Today’s IT trends and technologies are affecting the manufacturing industry in a big way. The convergence of technology and industry is instrumental to today’s ever-evolving supply chain. In the paragraphs ahead, we will discuss four of today’s IT trends that are paving the way to a manufacturing revolution.
The Cloud Computing industry has managed to successfully iron out many of the wrinkles encountered during its first years after mainstream adoption. Cloud providers have continued to develop and improve their platforms, enabling manufacturers access to large amounts of storage, data and analytics. Since all of this information is hosted and managed from a centralized remote location, management teams are leveraging the cloud to easily access valuable data from their operations and their partners. From supplier to retailer, the ability to quickly extract information on operations, maintenance, logistics and more creates transparency and efficiency throughout the entire value chain.
The cloud is also helping to address a major shift toward the desire for mass customization in buying behavior by both businesses and consumers. Because mass customization involves building products then personalizing them to meet the needs of the customer, often times changes at the shop floor level need to be quickly executed. By easily accessing necessary data from the cloud, manufacturers can take action to make the rapid changes needed for this growing subset of customers.
Cybersecurity risks can threaten an organization in various forms including internal threats, advanced forms of malware, and unauthorized access to systems and data by malicious hackers. These types of breaches have become an alarming concern for enterprises across all verticals after data from organizations many thought were impenetrable were compromised.
In fact, a recent BDO report finds that 92% of manufacturers cited cybersecurity as a risk factor in their 10-k filings. The BDO findings also report that manufacturing was the second most targeted industry for malicious cyber attacks in 2015. These findings justify the notion that as the Industrial Internet of Things (IIoT) and Big Data forge the next frontier of manufacturing, it is more important than ever for management and IT teams to work together and take action to minimize security risks.
Industrial Internet of Things (IIoT) & the Edge
IIoT is the driving force behind the manufacturing industry’s evolution. The ability to connect machines, humans and processes creates unparalleled operational efficiency from the moment of product inception. IIoT’s impact on the supply chain is so significant PwC referred to the advent of the IIoT as “A once-in-a-lifetime business disruption--one that requires new capabilities and will provide incredible opportunities.”
Beneath its surface, IIoT’s roots grow deeper than simple connectivity between devices. One of these major developments is the migration of IoT processing to the edge. By keeping processing at the edge, large amounts of data that would customarily be moved to the cloud from a piece of equipment are instead processed by hardware attached to the equipment itself.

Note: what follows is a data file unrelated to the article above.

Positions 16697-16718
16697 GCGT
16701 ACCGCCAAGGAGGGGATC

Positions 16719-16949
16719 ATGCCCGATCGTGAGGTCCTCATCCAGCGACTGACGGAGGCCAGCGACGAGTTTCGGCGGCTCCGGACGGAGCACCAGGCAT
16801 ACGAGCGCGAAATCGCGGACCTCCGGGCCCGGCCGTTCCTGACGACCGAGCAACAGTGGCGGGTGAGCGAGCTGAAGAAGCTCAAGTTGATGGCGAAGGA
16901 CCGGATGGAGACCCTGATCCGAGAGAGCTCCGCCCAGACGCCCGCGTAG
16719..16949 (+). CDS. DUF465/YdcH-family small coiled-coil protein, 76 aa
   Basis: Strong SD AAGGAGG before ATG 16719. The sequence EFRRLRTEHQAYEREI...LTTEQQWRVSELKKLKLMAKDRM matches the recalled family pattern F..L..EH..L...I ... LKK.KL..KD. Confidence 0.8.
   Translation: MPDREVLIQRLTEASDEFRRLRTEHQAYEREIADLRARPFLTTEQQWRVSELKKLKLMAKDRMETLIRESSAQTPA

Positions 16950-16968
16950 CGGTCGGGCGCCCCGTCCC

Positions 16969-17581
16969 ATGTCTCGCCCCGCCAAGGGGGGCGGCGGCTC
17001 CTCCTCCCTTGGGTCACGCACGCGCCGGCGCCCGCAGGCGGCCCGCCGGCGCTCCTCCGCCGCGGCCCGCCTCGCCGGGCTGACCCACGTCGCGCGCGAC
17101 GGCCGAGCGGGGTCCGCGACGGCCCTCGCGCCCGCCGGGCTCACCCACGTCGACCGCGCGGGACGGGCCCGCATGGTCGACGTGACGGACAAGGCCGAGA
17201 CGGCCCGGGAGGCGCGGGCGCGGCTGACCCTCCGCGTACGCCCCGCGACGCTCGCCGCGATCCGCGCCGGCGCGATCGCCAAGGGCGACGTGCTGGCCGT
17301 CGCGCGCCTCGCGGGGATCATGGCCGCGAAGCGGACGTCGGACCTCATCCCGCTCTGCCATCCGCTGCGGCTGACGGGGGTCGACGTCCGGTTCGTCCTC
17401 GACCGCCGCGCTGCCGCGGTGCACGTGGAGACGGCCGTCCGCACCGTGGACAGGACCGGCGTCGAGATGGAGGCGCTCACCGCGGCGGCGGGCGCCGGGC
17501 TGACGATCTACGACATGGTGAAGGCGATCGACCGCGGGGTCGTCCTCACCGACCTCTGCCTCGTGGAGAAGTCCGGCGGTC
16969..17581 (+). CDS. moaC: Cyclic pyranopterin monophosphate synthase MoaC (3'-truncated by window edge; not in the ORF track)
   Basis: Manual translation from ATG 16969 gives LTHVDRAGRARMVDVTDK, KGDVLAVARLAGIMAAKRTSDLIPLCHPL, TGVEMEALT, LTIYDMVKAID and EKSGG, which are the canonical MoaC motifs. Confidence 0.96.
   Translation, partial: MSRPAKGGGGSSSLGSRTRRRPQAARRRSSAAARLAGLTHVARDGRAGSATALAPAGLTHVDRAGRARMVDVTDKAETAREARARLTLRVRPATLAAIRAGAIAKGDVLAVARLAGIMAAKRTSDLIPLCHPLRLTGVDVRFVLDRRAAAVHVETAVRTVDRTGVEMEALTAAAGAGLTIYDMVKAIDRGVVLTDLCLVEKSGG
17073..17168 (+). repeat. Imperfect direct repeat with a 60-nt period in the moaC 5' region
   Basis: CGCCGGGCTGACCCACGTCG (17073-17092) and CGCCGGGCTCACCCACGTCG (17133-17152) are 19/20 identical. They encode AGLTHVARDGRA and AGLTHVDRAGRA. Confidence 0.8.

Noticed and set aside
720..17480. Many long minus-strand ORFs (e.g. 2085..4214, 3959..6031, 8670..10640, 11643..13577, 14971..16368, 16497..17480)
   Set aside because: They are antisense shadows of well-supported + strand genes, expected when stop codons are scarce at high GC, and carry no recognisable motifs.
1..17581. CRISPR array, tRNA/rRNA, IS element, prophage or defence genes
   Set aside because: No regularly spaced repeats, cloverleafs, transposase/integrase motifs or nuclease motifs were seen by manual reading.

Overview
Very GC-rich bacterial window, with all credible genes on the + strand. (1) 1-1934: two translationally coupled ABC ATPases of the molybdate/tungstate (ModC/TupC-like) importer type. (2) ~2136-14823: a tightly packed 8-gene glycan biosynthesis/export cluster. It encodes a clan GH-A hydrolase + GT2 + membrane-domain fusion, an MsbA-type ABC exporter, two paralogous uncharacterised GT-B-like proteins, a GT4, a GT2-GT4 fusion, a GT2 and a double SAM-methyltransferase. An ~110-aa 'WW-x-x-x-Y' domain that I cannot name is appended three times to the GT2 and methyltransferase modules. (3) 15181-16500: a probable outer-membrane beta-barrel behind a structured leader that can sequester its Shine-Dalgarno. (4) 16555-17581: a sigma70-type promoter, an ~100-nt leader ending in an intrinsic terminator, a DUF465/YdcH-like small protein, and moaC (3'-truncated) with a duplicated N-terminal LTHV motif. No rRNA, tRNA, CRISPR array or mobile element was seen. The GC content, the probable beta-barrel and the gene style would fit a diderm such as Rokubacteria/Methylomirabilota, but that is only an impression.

There are two key advantages to this type of data processing:
- Data Security
- Optimized Analytics
When data is processed at the edge and cloud transfers are limited, a secure barrier is formed between devices, data and third parties. This reduces the risk of valuable intellectual property (IP) and other valuable data landing in the hands of competitors or hackers. In addition to its security benefits, edge computing improves analytics. This is achieved by increasing the frequency of data filtering, which greatly reduces the amount of information a device needs to analyze and act on. While useful for advanced small to mid-sized manufacturers, edge computing creates an enormous opportunity for larger-sized manufacturing companies.
As the IIoT continues to deliver more and more information, effective data processing becomes increasingly important. To keep up with these advancements, engineers and data scientists have been refining what is known as Fast Data. Fast Data focuses on optimizing data analysis to the point where problem-solving insights are generated in real-time. By implementing Fast Data, organizations can maximize the value of their IoT data to avoid and solve problems across their organization. Common use cases include:
- Employing Predictive Maintenance to anticipate machine failure
- Using event processing to monitor equipment efficiency
- Detecting fraud through financial analysis
As IIoT and Big Data continue to expand, Fast Data will become more prevalent in the mainstream.
Many forward-thinking manufacturing companies are already taking advantage of the technologies discussed above. Their ability to capitalize on the IT and technology trends of today are setting them up for success in the long run. However, the ability to leverage advanced technology does not have to be limited to the largest manufacturers in the community. Many small to mid-sized manufacturers can experience huge benefits from investment in the specific technologies we’ve covered today.